Pawlenty’s cuts balance budget

Andrew Pritchard

Gov. Tim Pawlenty cut approximately $280 million from state programs and agencies Friday after the House and Senate failed to agree on a plan to contain the state budget deficit in the current fiscal year.

A conference committee worked into the early hours Friday morning but failed to reach a compromise, despite Pawlenty’s 10 a.m. deadline.

In announcing his decisions, the governor took a more conciliatory tone toward legislators than Chief of Staff Charlie Weaver in telling the conference committee to “stop screwing around” late Thursday.

“We are not here to bash or blame the Legislature. We thank them for their efforts,” Pawlenty said. “This is not about blame, it’s about responsibility, and the responsibility now falls to me.”

Under Minnesota law, the Legislature must balance the state’s budget every two years, and the governor has the power to “unallot” money from state programs if the Legislature does not cover a deficit.

According to a Friday memo from Finance Commissioner Dan McElroy to legislative leaders, Pawlenty will first spend $23.9 million of the state’s budget reserve.

The Revenue Department will save $50 million by delaying refund payments for sales taxes on capital equipment. Spending cuts will cover the rest of the $356 million deficit.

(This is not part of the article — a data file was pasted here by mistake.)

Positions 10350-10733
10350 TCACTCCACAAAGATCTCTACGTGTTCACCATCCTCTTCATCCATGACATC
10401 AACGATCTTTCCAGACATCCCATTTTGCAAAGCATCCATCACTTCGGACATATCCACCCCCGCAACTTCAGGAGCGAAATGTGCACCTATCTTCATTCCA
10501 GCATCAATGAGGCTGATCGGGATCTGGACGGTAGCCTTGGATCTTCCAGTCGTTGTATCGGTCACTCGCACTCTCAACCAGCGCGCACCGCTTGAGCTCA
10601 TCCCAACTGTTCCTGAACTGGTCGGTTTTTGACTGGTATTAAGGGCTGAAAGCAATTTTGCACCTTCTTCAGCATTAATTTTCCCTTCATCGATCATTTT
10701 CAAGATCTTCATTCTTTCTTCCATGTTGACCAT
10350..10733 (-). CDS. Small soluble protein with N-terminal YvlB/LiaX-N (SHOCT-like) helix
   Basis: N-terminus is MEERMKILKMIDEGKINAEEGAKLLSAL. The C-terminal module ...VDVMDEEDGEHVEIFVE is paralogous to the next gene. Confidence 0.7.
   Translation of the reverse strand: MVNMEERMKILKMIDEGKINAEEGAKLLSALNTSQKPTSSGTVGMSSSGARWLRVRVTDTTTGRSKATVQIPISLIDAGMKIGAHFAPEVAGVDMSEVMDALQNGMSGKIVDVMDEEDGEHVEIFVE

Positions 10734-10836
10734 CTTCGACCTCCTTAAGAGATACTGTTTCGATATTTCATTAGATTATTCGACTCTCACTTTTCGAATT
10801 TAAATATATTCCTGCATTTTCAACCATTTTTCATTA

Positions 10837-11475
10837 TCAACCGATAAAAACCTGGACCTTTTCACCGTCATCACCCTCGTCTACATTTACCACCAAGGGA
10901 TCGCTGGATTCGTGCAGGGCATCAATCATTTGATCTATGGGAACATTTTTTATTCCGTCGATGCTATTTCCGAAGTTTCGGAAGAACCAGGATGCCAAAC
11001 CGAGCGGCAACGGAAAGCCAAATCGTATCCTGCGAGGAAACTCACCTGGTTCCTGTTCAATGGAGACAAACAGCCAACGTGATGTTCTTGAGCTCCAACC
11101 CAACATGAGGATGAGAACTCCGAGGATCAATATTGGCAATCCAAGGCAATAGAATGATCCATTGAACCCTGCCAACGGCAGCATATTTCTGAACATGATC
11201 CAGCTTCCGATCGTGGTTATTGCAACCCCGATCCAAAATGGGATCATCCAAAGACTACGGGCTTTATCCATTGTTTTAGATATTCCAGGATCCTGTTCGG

Pawlenty’s unallotments included reducing the state ethanol subsidy from $27 million to $6 million, which the governor described as a concession to legislators after he proposed cutting the amount to zero.

Pawlenty also cut the 21st Century Mineral Fund – which provides money for mining technology improvements on Minnesota’s Iron Range – from $59 million to $10 million.

K-12 education grants also lost money, although Pawlenty said he only cut programs that affect education peripherally, such as facilities money and after-school programs.

“In our view, (the cuts) don’t directly impact the regular K-12 day or regular K-12 classroom,” he said.

Despite the cuts, Pawlenty said, the state might still run a budget deficit in the current fiscal year if expenses are more than projected.

“It is possible that we could be back in the soup in ’03,” he said.

Pawlenty said he would prefer a legislative solution to budget problems but would unallot again if the Legislature could not cover future deficits.

Both the governor and lawmakers are now turning to the state’s projected $4.2 billion 2004-05 deficit – which Pawlenty has repeatedly called a “tyranosaurus rex” compared to the 2003 shortfall’s “mosquito.”

In the next round of budget negotiations, the governor cannot unallot. The Legislature must pass a plan, which Pawlenty will either approve or veto.

“They’ve got a little more skin in the game in round two,” he said.

Meanwhile, bond rating service Moody’s placed the state’s general obligation bonds on its “watchlist” on Thursday, signaling it might reduce the state’s rating.

“The watchlist action reflects the dramatic weakening of the state’s financial position that has occurred over the last year,” the company said in a written statement. “The weakened finances are the result of both the budgetary choices made during last year’s legislative session and the state employment picture that has been hit harder than the nation’s.”

The state’s bonds are currently rated AAA – the company’s highest rating – with a negative outlook. Placement on the watchlist indicates Moody’s might reduce the bonds to AA1 status.

Andrew Pritchard covers politics and

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